I’ve been holding on to this bottle of white Port since the Prager family shipped it to me some months ago. I wanted to make sure that I was prepared — both mentally and culinarily — before I cracked the seal. I also wanted to make sure that I opened the bottle at the right time and in the right place: I wanted to make sure I was surrounded by loved ones with which to share this wine adventure. A family product like Prager Port deserves such attention and occasion.
If you’re at all familiar with Sonoma County wines, then the name Bacigalupi probably at least rings a bell. Charles and Helen Bacigalupi purchased their original16 acres of existing vineyards back in 1956 simply maintaining the pre-existing plantings. It wasn’t until 1964 that Charles started to experiment with, the now notorious California varietals, Chardonnay and Pinot Noir.
Back then, Bacigalupi was solely a vineyard, not a wine producer, but the name gained serious recognition during the 1976 Paris tasting when the 1973 Napa Valley Chardonnay from Chåteau Montelena — made with 40% Bacigalupi grapes — beat out the French competition.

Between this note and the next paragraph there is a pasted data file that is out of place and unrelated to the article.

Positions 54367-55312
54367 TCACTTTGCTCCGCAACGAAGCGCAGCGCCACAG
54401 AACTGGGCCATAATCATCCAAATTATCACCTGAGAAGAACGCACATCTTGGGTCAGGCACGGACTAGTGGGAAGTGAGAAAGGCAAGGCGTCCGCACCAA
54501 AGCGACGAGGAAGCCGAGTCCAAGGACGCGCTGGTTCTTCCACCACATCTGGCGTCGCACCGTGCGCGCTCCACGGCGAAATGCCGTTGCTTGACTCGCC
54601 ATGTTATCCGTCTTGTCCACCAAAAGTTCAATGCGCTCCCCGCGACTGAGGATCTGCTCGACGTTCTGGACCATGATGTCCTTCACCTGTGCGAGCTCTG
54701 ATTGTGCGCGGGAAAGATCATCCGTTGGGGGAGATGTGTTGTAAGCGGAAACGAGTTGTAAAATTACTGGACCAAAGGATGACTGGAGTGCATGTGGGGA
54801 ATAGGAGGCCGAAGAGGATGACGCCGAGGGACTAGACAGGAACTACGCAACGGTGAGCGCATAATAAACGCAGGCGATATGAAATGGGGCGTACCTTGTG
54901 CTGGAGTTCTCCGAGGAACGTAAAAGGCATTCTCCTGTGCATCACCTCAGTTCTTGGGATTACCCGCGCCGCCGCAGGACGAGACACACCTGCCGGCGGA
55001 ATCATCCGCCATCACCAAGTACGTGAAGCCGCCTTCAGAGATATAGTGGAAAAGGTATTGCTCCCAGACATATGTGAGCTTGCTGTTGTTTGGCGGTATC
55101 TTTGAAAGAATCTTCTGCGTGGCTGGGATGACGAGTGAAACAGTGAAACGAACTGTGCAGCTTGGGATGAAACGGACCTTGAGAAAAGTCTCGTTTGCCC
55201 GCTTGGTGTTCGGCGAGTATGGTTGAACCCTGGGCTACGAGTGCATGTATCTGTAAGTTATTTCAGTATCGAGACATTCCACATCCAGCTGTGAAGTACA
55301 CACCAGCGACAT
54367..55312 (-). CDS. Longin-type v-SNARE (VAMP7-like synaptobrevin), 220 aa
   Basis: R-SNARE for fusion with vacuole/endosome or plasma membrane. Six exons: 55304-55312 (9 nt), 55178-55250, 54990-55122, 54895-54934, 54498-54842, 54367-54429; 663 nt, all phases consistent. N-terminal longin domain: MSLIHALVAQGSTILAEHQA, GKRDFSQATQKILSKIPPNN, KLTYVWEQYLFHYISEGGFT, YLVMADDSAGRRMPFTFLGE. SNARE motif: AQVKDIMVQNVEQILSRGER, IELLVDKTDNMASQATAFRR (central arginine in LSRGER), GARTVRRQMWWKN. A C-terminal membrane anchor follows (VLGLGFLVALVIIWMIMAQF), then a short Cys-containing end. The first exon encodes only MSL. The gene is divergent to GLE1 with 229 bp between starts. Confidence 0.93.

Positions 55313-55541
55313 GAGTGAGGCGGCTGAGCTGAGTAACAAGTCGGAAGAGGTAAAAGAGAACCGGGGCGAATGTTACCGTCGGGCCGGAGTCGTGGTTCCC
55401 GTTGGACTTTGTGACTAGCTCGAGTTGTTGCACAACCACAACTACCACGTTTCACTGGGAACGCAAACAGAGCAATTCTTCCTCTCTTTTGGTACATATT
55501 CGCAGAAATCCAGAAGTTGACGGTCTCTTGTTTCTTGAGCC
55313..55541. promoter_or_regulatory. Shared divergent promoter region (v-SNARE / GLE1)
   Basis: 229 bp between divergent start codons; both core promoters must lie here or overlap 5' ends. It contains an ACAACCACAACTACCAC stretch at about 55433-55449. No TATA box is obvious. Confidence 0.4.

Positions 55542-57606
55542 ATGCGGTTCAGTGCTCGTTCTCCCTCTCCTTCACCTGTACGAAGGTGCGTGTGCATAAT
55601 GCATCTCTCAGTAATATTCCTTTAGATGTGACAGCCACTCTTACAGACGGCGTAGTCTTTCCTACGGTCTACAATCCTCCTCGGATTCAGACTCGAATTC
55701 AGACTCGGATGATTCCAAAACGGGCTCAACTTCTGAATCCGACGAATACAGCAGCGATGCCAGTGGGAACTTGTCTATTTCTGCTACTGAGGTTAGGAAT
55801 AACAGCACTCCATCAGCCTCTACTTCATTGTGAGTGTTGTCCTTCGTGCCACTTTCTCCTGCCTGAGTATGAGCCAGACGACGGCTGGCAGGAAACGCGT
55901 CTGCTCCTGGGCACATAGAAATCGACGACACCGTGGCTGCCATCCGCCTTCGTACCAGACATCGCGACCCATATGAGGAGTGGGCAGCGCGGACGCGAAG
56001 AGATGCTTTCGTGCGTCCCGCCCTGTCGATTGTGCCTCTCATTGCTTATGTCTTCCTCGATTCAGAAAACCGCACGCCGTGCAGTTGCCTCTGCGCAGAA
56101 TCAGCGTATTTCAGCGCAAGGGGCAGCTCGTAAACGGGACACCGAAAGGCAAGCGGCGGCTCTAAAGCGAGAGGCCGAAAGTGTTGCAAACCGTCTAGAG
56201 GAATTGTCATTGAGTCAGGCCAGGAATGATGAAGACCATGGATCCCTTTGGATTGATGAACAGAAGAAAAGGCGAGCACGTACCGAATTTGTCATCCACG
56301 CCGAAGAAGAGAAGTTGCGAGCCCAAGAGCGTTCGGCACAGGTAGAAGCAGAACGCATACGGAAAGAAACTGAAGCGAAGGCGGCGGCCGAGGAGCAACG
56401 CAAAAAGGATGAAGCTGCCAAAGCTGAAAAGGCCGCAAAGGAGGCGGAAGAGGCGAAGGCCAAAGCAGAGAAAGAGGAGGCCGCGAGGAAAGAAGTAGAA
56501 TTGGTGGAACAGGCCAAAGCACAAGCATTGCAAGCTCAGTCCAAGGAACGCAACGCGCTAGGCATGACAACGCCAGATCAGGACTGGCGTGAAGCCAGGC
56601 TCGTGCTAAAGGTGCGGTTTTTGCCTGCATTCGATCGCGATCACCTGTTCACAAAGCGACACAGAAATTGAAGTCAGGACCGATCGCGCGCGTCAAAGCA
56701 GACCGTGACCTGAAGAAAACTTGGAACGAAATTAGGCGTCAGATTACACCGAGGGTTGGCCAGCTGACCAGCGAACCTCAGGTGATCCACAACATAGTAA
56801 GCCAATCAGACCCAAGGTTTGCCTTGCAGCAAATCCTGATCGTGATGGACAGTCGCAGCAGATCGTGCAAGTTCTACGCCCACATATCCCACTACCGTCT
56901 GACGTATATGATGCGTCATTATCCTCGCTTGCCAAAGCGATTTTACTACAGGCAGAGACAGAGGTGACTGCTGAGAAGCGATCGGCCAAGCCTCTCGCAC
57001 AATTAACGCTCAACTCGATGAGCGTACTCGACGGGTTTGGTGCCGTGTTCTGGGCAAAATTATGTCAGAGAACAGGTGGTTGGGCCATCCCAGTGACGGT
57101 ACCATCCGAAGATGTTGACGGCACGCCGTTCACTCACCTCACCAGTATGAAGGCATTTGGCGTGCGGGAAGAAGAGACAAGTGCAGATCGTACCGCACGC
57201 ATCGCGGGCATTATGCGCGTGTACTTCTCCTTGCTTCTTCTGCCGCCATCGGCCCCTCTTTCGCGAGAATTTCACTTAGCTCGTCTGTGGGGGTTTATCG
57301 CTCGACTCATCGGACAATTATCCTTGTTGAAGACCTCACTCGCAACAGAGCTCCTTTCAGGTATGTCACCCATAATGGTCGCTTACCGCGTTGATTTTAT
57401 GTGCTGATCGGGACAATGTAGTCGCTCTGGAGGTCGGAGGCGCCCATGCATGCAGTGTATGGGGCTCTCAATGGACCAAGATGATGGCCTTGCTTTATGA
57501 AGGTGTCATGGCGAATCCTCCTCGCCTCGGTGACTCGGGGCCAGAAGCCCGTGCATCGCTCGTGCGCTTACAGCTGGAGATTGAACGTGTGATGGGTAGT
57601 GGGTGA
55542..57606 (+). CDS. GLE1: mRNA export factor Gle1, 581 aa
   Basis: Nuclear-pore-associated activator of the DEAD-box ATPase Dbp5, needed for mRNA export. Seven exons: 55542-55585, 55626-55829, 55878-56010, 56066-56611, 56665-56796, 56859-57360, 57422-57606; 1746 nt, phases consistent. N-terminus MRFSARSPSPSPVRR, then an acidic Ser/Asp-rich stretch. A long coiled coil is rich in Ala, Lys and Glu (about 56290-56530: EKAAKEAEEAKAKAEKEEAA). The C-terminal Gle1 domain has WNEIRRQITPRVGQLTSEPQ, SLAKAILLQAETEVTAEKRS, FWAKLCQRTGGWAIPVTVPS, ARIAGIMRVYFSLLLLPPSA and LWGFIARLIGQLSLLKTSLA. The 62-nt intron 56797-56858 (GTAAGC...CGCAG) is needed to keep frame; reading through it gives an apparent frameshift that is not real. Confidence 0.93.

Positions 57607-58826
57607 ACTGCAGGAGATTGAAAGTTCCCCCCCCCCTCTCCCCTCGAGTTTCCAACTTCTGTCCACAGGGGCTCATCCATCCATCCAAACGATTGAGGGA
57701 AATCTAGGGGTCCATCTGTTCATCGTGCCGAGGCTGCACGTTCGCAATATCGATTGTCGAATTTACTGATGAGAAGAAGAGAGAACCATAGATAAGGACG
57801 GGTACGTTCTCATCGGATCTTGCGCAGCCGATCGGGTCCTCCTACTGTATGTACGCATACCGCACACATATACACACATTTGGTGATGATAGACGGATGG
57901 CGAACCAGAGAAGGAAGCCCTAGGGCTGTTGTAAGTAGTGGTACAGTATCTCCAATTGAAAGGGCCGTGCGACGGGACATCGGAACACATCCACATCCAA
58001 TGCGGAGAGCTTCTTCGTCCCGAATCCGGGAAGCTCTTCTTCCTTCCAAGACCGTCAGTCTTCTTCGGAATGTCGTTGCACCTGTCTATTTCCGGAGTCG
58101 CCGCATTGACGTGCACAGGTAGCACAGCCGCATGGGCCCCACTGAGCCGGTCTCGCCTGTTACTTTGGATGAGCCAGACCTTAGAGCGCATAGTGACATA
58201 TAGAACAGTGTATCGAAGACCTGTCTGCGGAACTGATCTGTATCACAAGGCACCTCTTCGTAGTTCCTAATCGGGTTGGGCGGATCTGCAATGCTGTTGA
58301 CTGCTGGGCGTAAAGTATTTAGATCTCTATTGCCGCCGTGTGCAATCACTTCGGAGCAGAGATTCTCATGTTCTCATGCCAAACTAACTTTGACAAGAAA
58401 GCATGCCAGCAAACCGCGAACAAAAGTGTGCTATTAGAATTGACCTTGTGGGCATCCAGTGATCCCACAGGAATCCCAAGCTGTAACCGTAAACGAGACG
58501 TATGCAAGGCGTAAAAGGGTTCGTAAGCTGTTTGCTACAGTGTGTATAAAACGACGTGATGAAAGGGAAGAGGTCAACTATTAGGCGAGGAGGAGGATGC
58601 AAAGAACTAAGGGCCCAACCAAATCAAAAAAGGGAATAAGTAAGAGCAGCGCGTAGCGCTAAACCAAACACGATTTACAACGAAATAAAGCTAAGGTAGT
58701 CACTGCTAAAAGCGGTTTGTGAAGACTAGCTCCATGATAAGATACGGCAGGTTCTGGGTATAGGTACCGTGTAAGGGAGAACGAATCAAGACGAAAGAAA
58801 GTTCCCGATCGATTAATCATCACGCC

Indeed, the Bacigalupi’s main business is still sourcing their grapes to various wineries around the Sonoma wine region and include such major players as William Selyem. But the Bacigalupi family do boast their own wine label as well, producing just around 2000 cases annually. So, to taste and to buy, one must visit the Bacigalupi Westside Road winery in Healdsburg.
On a recent visit with Steve and Brian at Crux Winery, I was reminded of how and why their wine is so amazing. Of course I couldn’t leave my visit without a bottle (or two, or three, or four…). One of the stand-outs, for me, is their 2014 Viognier. It’s unlike any other Viognier I’ve come across in taste, texture…and sight.
I first met Steve and Brian at the 2016 Rhone Rangers event in SF. After tasting a few of their Rhone-specific varietals (namely their Grenache Blanc, rosé of GSM, and GSM Rhone-style blend), I was immediately in awe with what these boys could do. What was more amazing to me was, while most other participants either hailed from California’s known “Rhone region” of Paso Robles or were large wineries — both in name and production quantity — with direct connections to the French Rhone roots, these two guys are situated in their own little nook in the heart of the Russian River Valley.
I love that new local wine shops and urban wineries are popping up all over the Bay Area recently. It’s like a fresh generation of winemakers are speaking up — and their stories are all about bringing Old World wine classics in to our modern day and age. And such is the case of winemaker Nicole Walsh of Ser Winery.